Atmos. Chem. Phys. Discuss., 5, 7647-7768, 2005
www.atmos-chem-phys-discuss.net/5/7647/2005/
doi:10.5194/acpd-5-7647-2005
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This discussion paper has been under review for the journal Atmospheric Chemistry and Physics (ACP). Please refer to the corresponding final paper in ACP.
A review of measurement-based assessment of aerosol direct radiative effect and forcing
H. Yu1,2, Y. J. Kaufman1, M. Chin1, G. Feingold3, L. A. Remer1, T. L. Anderson4, Y. Balkanski5, N. Bellouin6, O. Boucher6,12, S. Christopher7, P. DeCola8, R. Kahn9, D. Koch10, N. Loeb11, M. S. Reddy12,13, M. Schulz5, T. Takemura14, and M. Zhou15
1Laboratory for Atmospheres, NASA Goddard Space Flight Center (GSFC), Greenbelt, USA
2Goddard Earth Science and Technology Center, University of Maryland, Baltimore County, Baltimore, USA
3NOAA Environmental Technology Laboratory (ETL), Boulder, USA
4University of Washington, Seattle, USA
5Laboratoire des Sciences du Climat et de l’Environnement, CEA/CNRS – LSCE, L’Orme des Merisiers, France
6Met Office, Exeter, UK
7University of Alabama, Huntsville, USA
8NASA Headquarters, Washington, D.C., USA
9NASA Jet Propulsion Laboratory (JPL), Pasadena, USA
10NASA Goddard Institute for Space Studies (GISS), New York, USA
11NASA Langley Atmospheric Research Center (LaRC), Hampton, USA
12Laboratoire d’Optique Atmosphérique (LOA), Villeneuve d’Ascq, France
13NOAA Geophysical Fluid Dynamics Laboratory (GFDL), Princeton, USA
14Kyushu University, Fukuoka, Japan
15Georgia Institute of Technology, Atlanta, USA

Abstract. Aerosols affect the Earth's energy budget ''directly'' by scattering and absorbing radiation and ''indirectly'' by acting as cloud condensation nuclei and, thereby, affecting cloud properties. However, large uncertainties exist in current estimates of aerosol forcing because of incomplete knowledge concerning the distribution and the physical and chemical properties of aerosols as well as aerosol-cloud interactions. In recent years, a great deal of effort has gone into improving measurements and datasets. It is thus feasible to shift the estimates of aerosol forcing from largely model-based to increasingly measurement-based. Here we assess the aerosol optical depth, direct radiative effect (DRE) by natural and anthropogenic aerosols, and direct climate forcing (DCF) by anthropogenic aerosols, focusing on satellite and ground-based measurements supplemented by global chemical transport model (CTM) simulations. The multi-spectral MODIS measures global distributions of aerosol optical thickness (τ) on a daily scale, with a high accuracy of ±0.03±0.05τ over ocean. The annual average τ is about 0.14 over global ocean, of which about 21% is contributed by human activities, as determined by MODIS fine-mode fraction. The multi-angle MISR derives an annual average AOT of 0.23 over global land with an uncertainty of ~20% or ± 0.05. These high-accuracy aerosol products and broadband flux measurements from CERES make it feasible to obtain observational constraints for the aerosol direct effect, especially over global ocean. A number of measurement-based approaches estimate the clear-sky DRE (on solar radiation) at the top-of-atmosphere (TOA) to be about −5.5±0.2 Wm−2 (median ± standard error) over global ocean. Accounting for thin cirrus contamination of the satellite derived aerosol field will reduce the TOA DRE to −5.0 Wm−2. Because of a lack of measurements of aerosol absorption and difficulty in characterizing land surface reflection, estimates of DRE over land and at the ocean surface are currently realized through a combination of satellite retrievals, surface measurements, and model simulations, and are less constrained. Over the ocean surface, the DRE is estimated to be −8.8±0.4 Wm-2. Over land, an integration of satellite retrievals and model simulations derives a DRE of −4.9±0.7 Wm−2 and −11.8±1.9 Wm−2 at the TOA and surface, respectively. CTM simulations derive a wide range of DRE estimates that on average are smaller than the measurement-based DRE by about 30–40%, even after accounting for thin cirrus and cloud contamination.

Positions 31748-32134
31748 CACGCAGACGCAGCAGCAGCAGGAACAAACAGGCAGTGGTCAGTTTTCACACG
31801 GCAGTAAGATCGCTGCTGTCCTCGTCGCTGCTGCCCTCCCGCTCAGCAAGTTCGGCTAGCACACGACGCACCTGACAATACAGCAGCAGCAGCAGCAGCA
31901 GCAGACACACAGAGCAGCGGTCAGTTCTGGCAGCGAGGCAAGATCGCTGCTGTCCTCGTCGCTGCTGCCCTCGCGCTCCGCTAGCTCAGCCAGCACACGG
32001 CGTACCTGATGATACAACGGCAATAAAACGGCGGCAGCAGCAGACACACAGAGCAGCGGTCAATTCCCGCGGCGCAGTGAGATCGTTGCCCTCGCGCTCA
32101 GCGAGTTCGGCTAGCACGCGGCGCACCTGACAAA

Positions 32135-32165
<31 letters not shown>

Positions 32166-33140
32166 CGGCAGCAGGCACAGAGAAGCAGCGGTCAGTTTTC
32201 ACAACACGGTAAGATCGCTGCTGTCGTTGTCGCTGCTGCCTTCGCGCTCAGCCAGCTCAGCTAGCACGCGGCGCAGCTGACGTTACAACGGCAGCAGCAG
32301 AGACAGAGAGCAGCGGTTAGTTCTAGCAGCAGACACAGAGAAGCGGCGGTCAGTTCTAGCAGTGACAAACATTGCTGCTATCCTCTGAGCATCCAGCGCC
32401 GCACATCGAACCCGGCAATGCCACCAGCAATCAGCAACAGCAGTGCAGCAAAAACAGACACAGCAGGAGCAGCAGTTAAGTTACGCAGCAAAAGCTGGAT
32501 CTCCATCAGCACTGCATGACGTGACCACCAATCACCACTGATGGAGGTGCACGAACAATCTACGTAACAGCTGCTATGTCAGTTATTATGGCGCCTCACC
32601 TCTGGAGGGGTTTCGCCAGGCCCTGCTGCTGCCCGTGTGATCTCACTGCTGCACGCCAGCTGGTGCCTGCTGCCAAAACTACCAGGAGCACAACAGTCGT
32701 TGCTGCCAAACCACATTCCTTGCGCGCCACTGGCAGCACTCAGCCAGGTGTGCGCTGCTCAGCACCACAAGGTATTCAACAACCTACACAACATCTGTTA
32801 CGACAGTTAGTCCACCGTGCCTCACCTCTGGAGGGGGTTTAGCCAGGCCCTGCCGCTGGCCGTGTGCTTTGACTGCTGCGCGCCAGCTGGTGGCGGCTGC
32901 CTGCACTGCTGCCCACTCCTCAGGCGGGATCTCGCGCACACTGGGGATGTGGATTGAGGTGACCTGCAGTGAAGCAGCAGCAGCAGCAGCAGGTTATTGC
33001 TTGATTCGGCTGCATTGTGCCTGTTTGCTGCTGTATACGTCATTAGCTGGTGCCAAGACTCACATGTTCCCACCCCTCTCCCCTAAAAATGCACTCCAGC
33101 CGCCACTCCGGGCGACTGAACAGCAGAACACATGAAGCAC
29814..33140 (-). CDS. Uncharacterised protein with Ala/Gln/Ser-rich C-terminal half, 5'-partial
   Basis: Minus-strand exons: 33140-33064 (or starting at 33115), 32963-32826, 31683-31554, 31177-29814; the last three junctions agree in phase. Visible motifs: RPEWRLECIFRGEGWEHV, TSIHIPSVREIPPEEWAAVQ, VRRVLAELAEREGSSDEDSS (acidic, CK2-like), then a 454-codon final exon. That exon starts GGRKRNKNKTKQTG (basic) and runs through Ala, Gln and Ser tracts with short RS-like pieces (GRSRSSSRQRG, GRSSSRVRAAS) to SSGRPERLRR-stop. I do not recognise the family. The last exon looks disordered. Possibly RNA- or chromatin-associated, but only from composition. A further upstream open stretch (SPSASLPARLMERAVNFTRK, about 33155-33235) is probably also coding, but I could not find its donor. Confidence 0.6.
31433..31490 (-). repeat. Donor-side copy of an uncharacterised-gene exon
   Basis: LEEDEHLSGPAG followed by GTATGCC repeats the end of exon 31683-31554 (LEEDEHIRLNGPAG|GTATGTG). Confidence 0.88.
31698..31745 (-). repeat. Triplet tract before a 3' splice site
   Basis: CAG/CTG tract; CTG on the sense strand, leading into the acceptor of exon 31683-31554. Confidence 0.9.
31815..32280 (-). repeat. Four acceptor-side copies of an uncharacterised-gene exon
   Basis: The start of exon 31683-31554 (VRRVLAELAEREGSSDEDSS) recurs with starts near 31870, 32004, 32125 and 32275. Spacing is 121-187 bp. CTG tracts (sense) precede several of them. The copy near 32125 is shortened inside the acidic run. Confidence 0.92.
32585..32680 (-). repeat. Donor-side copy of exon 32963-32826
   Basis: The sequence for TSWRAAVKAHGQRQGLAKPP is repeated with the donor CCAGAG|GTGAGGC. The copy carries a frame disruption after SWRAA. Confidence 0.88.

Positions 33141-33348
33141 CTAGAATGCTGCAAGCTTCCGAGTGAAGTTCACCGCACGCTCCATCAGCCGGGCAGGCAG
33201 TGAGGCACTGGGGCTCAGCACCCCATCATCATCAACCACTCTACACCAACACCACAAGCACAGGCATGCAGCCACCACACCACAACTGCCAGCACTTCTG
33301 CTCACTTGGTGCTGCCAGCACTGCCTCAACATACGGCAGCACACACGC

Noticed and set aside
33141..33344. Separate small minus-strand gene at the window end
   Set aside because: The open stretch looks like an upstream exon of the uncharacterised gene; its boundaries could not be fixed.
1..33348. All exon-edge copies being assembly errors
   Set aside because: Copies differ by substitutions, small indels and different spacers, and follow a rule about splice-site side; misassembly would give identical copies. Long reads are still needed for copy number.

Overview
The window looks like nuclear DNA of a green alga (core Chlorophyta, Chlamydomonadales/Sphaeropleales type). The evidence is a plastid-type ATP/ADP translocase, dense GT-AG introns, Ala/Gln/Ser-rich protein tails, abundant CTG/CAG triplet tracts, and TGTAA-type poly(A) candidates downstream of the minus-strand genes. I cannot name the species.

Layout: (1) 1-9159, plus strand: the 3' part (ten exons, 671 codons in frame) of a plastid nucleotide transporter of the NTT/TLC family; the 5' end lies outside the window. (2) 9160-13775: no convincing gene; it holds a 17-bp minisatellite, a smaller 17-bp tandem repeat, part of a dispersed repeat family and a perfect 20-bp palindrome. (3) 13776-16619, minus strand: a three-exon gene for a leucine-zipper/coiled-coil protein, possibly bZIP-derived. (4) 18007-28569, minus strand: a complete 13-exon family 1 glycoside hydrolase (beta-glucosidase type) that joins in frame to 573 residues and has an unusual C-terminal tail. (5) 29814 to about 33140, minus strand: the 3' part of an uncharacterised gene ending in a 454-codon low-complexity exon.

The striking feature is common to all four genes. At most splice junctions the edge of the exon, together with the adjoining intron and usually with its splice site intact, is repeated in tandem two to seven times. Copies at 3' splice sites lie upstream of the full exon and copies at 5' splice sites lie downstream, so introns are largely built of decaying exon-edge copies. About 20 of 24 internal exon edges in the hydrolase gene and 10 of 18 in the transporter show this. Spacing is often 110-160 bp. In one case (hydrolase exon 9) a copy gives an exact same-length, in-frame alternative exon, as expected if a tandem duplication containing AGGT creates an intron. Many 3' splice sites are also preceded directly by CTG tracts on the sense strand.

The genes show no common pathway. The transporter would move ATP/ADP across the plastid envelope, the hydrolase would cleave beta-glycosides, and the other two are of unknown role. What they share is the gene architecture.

Despite these achievements, a number of issues remain open and more efforts are required to address them. Current estimates of the aerosol direct effect over land are poorly constrained. Uncertainties of DRE estimates are also larger on regional scales than on a global scale and large discrepancies exist between different approaches. The characterization of aerosol absorption and vertical distribution remains challenging. The aerosol direct effect in the thermal infrared range and under cloudy condition remains relatively unexplored and quite uncertain, because of a lack of global systematic aerosol vertical profile measurements. A coordinated research strategy needs to be developed for integration and assimilation of satellite measurements into models to constrain model simulations. Hopefully, enhanced measurement capabilities in the next few years and high-level scientific cooperation, will further advance our knowledge.


Citation: Yu, H., Kaufman, Y. J., Chin, M., Feingold, G., Remer, L. A., Anderson, T. L., Balkanski, Y., Bellouin, N., Boucher, O., Christopher, S., DeCola, P., Kahn, R., Koch, D., Loeb, N., Reddy, M. S., Schulz, M., Takemura, T., and Zhou, M.: A review of measurement-based assessment of aerosol direct radiative effect and forcing, Atmos. Chem. Phys. Discuss., 5, 7647-7768, doi:10.5194/acpd-5-7647-2005, 2005.
 
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